Malware Ridden Laptop ‘The Persistence of Chaos’ Sold for $1.345 Million

By Bill Toulas / May 28, 2019

The auction for “the persistence of chaos”, a malware-ridden laptop, has been concluded with the final accepted bid reaching a staggering $1.345 million. The laptop is just a Samsung NC10 10.2-inch Netbook built a decade ago and running Windows XP Service Pack 3. However, as a work of art, the persistence of chaos is a unique piece of equipment that is loaded with six samples of untamed malware that have taken over the obsolete system. Located in New York, USA, the laptop is airgapped and sealed as if it contains snakes, and in some sense it is.

To ensure that the buyer of this extraordinary work of art won’t try to disseminate the contained malware, either on purpose or by mistake, the seller has disabled the internet capabilities of the laptop and sealed its connection ports. As the terms of sale clarify, the persistence of chaos is meant to be admired as a piece of art or used for academic purposes, and buyers should be aware that they are getting a highly potent security hazard that must be handled with care and responsibility.

The six malware samples that are contained in the persistence of chaos hold historical importance that derives from the damage they have caused in the IT world. Here is a list of them:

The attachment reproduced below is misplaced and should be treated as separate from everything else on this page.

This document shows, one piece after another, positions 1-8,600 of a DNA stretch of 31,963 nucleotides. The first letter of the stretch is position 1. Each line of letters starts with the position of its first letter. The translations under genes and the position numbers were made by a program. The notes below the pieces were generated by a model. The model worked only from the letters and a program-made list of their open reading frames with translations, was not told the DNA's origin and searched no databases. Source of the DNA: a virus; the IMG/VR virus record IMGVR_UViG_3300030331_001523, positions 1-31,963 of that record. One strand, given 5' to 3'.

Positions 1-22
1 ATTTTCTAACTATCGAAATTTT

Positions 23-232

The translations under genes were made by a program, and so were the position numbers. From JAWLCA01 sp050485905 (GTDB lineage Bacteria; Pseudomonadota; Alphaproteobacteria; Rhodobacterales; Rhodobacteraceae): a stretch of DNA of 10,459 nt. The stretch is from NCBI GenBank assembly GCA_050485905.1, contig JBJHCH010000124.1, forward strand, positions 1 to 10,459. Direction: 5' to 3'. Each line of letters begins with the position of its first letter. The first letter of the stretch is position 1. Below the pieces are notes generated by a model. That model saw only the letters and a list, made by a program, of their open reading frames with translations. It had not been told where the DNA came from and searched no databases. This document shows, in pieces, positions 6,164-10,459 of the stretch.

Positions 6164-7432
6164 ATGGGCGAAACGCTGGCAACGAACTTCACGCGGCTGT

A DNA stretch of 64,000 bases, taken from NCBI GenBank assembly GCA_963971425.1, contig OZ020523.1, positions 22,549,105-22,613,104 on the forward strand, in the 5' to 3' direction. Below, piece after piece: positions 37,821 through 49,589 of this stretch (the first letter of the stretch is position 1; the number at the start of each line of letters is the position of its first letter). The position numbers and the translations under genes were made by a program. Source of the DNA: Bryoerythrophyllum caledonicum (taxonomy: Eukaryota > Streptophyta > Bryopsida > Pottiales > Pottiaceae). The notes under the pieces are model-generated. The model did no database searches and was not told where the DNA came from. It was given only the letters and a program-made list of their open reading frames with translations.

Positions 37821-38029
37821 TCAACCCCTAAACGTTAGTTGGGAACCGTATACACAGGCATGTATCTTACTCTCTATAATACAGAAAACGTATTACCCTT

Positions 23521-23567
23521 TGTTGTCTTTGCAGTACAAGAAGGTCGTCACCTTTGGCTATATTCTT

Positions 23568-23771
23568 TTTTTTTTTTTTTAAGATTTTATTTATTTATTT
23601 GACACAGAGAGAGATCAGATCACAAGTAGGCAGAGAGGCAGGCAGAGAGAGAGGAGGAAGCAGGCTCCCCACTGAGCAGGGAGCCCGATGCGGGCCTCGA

WannaCry – The ransomware crypto worm that spread rapidly in May 2017 over 300000 computers around 150 countries before it was stopped by Marcus Hutchins.

ILOVEYOU – A computer worm that hit the wild in May 2000, causing about $8 billion in damages worldwide, after infecting fifty million systems within just ten days.

DarkTequila – A malware that targeted mostly Mexican users, stealing banking credentials and corporate data, and being able to work even when offline.

MyDoom – A 2004 virus that was to be found in one in twelve emails sent globally, causing $38 billion in damages and slowing down the internet by 50% at its infection peak.

SoBig – A worm that was released in May 2003, getting distributed via spam email and causing a total of $37 billion in damages.

BlackEnergy 2 – The second version of the sophisticated rootkit and payload dropper. The particular version was released in 2015, causing an extensive blackout in Ukraine.

To put things into perspective, a recent auction of a 1976 Apple-1 in working condition received a final bid of $470k, which is about 1/3 of “the persistence of chaos”, reflecting the profound impact that Guo O Dong’s work had to the public, offering them a somewhat tangible sample of famous internet threats, and creating a physical beast cage.

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